Medieval Dam at Kenilworth Castle

Description of this historic site

The site of a dam which was created during the Medieval period to create the water defences at Kenilworth castle known as the Mere, which no longer exists. The earthwork bank is still visible and is situated to the south, west and north of the castle.

Notes about this historic site

1 A number of important earthworks exist outside the castle. Running in a SE direction for a length of about 137m is an artificial bank thrown across the valley from Mortimer’s Tower to the Floodgate Tower. It is about 16.4m wide and in part 6.1m high; this was constructed for the purpose of damming up the water of streams and pools and creating water defences to the castle on the S, W and N (PRN 5380). At the SE end of the great dam was a ditch, 17m wide and 6.1m deep, which served as an overflow for the waters of the lake. Portions of the stonework of a sluice survive. This sluice controlled the amount of water in the moat around the castle.
2 Previously Scheduled as Warwickshire Monument No 1.
3 Scheduling information.
4 Revised Scheduling information. Massive dam running SE from S side of Outer Court for apx 150m, built to retain water in mere. In 14th and 15th century was further strengthened and fortified, and was again improved for tilting in 16th century. It was deliberately breached in the aftermath of the Civil War. Fragments of Medieval masonry are still visible. As well as the dam itself a 10m wide sample section of the mere floor adjacent to it is Scheduled.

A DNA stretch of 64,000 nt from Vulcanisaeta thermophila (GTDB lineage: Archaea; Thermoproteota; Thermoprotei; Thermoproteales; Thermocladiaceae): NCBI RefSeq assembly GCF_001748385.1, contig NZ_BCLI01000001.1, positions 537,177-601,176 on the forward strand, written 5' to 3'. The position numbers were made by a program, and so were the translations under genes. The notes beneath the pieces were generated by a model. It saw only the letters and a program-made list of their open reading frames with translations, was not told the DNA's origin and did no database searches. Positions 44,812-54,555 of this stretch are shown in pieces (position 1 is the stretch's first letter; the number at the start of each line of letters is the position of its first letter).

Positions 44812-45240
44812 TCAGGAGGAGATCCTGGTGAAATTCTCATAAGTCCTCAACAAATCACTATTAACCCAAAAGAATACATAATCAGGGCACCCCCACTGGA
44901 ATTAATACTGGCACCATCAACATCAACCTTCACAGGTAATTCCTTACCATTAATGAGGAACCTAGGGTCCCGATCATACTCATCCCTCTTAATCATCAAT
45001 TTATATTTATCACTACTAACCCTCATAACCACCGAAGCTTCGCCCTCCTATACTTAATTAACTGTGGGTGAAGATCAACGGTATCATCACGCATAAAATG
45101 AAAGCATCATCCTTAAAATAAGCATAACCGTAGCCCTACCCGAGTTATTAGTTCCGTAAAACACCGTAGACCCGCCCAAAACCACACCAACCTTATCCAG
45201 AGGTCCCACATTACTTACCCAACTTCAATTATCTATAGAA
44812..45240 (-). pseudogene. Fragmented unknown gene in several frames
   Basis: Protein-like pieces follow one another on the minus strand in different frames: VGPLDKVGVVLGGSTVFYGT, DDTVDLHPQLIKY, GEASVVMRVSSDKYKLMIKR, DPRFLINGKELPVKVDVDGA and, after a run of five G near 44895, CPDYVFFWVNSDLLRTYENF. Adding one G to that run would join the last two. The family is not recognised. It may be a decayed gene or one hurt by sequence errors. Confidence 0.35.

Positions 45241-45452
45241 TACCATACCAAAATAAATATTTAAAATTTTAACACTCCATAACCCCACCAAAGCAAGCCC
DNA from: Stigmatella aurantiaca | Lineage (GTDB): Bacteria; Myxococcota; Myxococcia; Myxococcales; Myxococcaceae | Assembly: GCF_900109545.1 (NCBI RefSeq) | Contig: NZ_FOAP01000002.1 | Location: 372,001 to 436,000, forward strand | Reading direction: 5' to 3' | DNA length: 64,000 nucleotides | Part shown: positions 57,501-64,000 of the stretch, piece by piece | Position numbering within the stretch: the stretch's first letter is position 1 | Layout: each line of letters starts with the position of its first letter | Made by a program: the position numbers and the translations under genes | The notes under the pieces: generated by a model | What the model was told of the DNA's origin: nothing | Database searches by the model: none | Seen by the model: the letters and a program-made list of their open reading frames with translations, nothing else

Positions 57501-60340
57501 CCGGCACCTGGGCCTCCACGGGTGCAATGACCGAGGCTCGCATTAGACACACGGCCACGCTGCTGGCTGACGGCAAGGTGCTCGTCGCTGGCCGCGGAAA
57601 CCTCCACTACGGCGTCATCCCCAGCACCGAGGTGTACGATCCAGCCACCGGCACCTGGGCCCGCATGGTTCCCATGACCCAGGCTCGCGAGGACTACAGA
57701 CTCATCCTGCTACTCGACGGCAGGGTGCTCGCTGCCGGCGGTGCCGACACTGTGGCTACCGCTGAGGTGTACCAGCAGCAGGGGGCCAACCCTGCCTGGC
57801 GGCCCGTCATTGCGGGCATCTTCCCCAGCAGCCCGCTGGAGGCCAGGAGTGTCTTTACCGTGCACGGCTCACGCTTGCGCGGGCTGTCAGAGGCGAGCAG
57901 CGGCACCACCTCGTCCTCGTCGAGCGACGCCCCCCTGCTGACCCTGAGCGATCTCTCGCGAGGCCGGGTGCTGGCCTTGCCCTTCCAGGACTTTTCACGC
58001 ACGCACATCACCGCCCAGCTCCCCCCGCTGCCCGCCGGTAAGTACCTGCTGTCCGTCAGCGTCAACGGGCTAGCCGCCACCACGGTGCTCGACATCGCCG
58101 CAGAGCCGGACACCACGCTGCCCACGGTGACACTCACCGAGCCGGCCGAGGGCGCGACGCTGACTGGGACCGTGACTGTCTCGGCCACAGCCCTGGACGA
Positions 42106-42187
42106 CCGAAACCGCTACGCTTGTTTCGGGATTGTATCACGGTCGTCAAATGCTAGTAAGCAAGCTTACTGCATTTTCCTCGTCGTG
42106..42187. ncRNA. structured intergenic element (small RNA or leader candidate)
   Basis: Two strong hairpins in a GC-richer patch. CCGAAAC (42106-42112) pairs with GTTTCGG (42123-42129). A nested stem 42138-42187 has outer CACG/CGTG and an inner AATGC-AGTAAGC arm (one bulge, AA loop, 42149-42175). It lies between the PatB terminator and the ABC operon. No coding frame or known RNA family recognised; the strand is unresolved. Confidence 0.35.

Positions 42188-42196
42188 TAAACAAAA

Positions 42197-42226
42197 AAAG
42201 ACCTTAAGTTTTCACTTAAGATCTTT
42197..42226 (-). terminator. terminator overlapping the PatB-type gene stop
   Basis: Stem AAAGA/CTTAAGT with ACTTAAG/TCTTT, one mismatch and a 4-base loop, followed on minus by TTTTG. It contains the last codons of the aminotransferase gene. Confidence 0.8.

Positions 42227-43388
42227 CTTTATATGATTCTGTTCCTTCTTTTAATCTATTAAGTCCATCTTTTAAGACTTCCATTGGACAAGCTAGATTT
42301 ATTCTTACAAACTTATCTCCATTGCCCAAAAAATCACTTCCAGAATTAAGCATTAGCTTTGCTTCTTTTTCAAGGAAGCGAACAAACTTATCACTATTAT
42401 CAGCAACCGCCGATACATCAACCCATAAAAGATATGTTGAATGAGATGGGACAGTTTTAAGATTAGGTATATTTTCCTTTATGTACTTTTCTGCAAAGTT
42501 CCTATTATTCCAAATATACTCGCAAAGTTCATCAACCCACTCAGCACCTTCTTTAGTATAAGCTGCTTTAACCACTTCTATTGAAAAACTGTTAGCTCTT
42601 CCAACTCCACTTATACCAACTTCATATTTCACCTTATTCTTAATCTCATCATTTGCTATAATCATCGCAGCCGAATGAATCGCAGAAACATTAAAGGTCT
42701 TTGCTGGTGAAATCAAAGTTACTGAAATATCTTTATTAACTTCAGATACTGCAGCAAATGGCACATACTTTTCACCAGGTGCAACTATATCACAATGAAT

5 Arch Obs took place to assist with the proposals for a flood alleviation scheme. Test pits revealed alluvial deposits, including undated waterlogged deposits. There is considerable potential for important medieval waterlogged remains to survive adjacent to the south east end of the dam.
6 Arch survey – topographical/resistivity & radar – undertaken in asssociation with proposals for a flood alleviation scheme to place sluices across the outlet of the Finham Brook from the causeway and create an overflow at its southern end making use of an extant historic channel. The geophysical work identified the line of the channnel from the mere to the ponds and showed a bank on either side of the channel together with revetment features on the southern buried side. The topographical survey located several features including a platform surrounding the ponds, banks, masonry walls, quarry pits and rectilinear earthworks and a mound that may be structural remains.
7 Included in a resource assessment of the Mere and associated features.
8 Excavtion in advance of a new entrance building uncovered evidence of dam construction layers dating to the 12th/early 13th century. The layers appeared to pre-date the adjacent standing walls of the Gallery Tower and the Tiltyard, and were topped by a rubble surface which may have formed a strand for boats used on the mere. The remains survive at a depth of only 0.15 – 0.20m below the former ground surface over the whole of the excavated area, so that any interference below this level would disturb/destroy archaeological material.
9 Further report to 7.
10 Evidence of the make-up deposits for the dam and shallow foundations for the east wall of the Tiltyard were recorded during archaeological recording of disturbance caused by a fallen tree. Two phases of wall foundations were recorded for the east wall cut into the dam make up – the earlier foundation which was possibly medieval or 16th- century was fairly insubstantial; the later contained resused masonry, may have been late 16th-century in date although it had probably been rebuilt during consolidation work in the 1960s.

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